Tag Archives: boots

Hell for leather: Pocock Brothers

Pocock Brothers was the largest boot manufacturer in the world.

The firm was founded as a boot manufacturer by John Joseph Pocock in 1815.

In 1832 a boot retailing partnership between Joseph Poole and Thomas Pocock at Tooley Street was dissolved.

In 1851 Thomas Gotch Pocock (1815 – 1883) was a shoe salesman.

By 1855 Pocock Brothers had a boot factory at 20-23 Southwark Bridge Road, London.

In 1871 T G Pocock was a shoe retailer employing 120 men and 50 boys. In 1881 T G Pocock described himself as a boot manufacturer employing 335 men.

In 1888 Pocock Brothers advertised themselves as the largest boot manufacturers in the world.

In 1889 E Pocock left the partnership to leave T Pocock, George Pocock (born 1853) and Percy Rogers Pocock (born 1857).

By 1891 the firm employed well over 1,000 men and women and along with Rabbits & Co, was the largest shoe manufacturer in London. That year it locked-out its workers in response to union activity.

In the 1890s the firm had contracts to supply boots to the Army and the Metropolitan Police.

In 1902 the firm pleaded guilty to hiring four boys beyond the statutory hours.

By 1909 the business was solely managed by the two brothers, George and Percy Rogers Pocock.

In 1910 the retail operations were sold to Freeman Hardy & Willis, but continued their boot manufacturing operations.

In 1927 the firm was registered as a limited company, Pocock Brothers Ltd.

In the 1930s the firm made padded cells for psychiatric wards.

The firm was still trading as late as 1962.

R & J Dick of Greenhead

R & J Dick was the largest boot manufacturer in the world. It established the first national shoe shop chain in Britain. The firm later reinvented itself to become the largest manufacturer of industrial belting.

R & J Dick was established by two brothers, Robert (1820 – 1891) and James Dick (1823 – 1902) in 1846, one a jeweller and the other an upholsterer.

The brothers utilised gutta-percha, a gum substitute for leather. Robert made the moulds and James prepared the material. Soon, they were able to offer a low-cost boot with a watertight gutta-percha sole.

R & J Dick employed six men and three boys in 1851. Robert was the inventor, whereas James was more business-minded.

A four-storey factory was acquired at Greenhead, Glasgow in 1859. R & J Dick employed 100 men, 100 boys and 200 girls by 1861.

The firm supplied the greater part of the insulation for submarine cables.

Retail shops were introduced, and R & J Dick became the first national shoe shop chain in Britain.

R & J Dick operated the largest footwear factory in the world by 1866. 60,000 pairs of boots were manufactured every week.

R & J Dick employed between 1,400 and 1,500 workers in 1867. That year the factory was struck by a fire which caused damage to the value of £25,000.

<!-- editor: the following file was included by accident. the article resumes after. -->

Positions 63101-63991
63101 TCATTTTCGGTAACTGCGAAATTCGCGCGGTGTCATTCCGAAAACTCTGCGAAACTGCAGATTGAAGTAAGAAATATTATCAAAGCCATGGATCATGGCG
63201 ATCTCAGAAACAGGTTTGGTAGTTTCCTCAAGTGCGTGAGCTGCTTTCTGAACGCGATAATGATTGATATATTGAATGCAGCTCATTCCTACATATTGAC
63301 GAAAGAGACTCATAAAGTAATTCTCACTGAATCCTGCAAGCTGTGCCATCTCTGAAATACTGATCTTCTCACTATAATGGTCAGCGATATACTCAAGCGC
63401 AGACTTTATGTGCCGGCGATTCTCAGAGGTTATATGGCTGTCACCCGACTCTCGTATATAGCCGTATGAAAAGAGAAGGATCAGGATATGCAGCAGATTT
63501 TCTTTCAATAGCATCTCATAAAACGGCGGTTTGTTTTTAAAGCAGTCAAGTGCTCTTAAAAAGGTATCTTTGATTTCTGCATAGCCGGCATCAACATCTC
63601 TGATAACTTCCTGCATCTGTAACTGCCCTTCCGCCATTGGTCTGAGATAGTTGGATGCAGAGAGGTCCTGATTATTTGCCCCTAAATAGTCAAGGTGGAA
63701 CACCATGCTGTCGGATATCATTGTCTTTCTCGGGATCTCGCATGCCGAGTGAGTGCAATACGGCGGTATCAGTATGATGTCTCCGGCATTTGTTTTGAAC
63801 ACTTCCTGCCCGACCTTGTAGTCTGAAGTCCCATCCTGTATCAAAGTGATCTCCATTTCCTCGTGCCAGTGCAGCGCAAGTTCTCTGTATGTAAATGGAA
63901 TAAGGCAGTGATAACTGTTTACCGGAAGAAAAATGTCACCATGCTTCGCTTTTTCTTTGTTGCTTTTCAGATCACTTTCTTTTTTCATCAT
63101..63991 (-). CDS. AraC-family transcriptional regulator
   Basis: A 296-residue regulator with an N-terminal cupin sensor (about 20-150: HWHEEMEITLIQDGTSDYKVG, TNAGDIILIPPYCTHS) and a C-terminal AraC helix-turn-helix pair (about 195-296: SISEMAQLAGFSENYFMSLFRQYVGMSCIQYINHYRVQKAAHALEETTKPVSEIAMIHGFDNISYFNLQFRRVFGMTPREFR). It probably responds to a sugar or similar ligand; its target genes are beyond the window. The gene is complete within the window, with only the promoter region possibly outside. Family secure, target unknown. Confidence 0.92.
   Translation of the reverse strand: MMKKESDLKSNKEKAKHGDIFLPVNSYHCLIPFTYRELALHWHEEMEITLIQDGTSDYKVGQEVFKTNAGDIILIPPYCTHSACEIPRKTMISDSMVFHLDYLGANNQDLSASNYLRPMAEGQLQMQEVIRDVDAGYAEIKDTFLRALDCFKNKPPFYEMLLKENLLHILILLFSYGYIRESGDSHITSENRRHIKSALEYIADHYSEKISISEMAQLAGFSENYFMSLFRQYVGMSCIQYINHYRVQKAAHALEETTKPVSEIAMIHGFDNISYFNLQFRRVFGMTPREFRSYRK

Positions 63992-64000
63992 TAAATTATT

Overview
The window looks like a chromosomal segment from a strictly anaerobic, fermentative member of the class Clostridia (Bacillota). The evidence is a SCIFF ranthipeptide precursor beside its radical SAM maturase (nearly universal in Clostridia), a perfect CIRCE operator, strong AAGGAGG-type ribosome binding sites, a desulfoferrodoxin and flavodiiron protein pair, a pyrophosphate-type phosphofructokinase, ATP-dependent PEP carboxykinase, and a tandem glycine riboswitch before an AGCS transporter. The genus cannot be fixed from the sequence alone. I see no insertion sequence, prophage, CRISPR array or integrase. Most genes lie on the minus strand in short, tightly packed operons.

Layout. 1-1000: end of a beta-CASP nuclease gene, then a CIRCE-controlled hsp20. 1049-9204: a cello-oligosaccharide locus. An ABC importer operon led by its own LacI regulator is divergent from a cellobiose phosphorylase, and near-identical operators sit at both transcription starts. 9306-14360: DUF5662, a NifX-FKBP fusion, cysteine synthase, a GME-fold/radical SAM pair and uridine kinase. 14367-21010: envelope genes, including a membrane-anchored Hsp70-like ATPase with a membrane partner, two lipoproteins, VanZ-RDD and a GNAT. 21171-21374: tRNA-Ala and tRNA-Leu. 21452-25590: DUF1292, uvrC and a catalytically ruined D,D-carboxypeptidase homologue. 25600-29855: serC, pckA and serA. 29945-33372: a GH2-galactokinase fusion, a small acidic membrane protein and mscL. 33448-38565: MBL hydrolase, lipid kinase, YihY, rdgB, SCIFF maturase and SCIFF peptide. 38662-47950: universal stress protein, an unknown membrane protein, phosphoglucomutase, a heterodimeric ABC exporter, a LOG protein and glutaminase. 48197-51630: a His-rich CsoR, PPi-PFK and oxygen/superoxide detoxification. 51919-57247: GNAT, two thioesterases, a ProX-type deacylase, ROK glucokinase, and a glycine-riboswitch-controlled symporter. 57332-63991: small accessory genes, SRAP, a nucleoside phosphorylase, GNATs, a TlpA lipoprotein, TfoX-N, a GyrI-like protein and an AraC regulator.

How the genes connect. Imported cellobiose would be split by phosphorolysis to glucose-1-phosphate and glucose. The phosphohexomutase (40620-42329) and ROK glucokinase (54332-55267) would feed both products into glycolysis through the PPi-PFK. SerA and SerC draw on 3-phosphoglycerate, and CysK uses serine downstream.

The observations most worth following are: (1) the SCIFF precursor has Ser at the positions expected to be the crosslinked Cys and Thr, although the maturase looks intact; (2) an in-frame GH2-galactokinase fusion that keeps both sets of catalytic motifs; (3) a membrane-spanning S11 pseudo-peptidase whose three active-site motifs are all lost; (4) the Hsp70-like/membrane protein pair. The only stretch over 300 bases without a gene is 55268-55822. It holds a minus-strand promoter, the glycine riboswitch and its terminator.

By the early 1880s the business was flagging: the price of gutta-percha had risen exponentially as demand had increased, and the boots and shoes could no longer be manufactured at a competitive price.

In 1881 the firm employed 610 men, 83 boys, 204 women and 46 girls.

In 1885 James married one of his workers, and emigrated to Australia.

In his brother’s absence, Robert invented a mechanical belt using balata gum. It was immensely strong, and resistant to oxidisation and moisture.

In 1886 there were 1,500 employees.

Robert Dick died in 1891, and James reluctantly returned to manage the business.

James Dick
James Dick (1823 – 1902)

The balata belting patents expired in 1900, but the firm continued to hold a considerable share of the market.

James Dick died childless in 1902, and dedicated his wealth to charities and employees. John Edward Audsley (1824 – 1920), an employee of 40 years, took over management of the company.

R & J Dick was converted into a company in 1908 with a capital of £650,000.

In 1909 a new American tariff on belting imports led the company to build a factory at Passaic, New Jersey. It could match the belting production levels of the Greenhead factory.

R & J Dick balata belting was used across the world by 1911. The product was advertised in languages as diverse as Burmese, Romanian and Hindustani.

The firm acquired estates in Venezuela to provide balata gum in 1918.

R & J Dick had an authorised capital of £925,000 by 1920.

In 1921 the company sustained heavy losses relating to its Venezuelan operation following a slump in baltata prices, and was forced to mortgage its properties in order to maintain sufficient working capital. Trading loss for the year amounted to £298,463.

In 1922 the company chairman, J Parker Smith, blamed the “extravagance and laxity” of the Venezuelan manager.

In 1923, after continued losses, a shareholder criticised the loss-making American factory as a “white elephant” from the beginning.

Shoe production was discontinued in 1923. Retail shop leases were allowed to expire. In 1935 the firm sold 12 retail shops in Scotland to Greenlees & Son of Glasgow. The boot manufacturing business was sold in 1935.

In 1961 there were 235 employees.

In 1962 the firm was acquired by the Pollard Ball and Roller Bearing Co in a share transaction which valued the company at £1,075,000.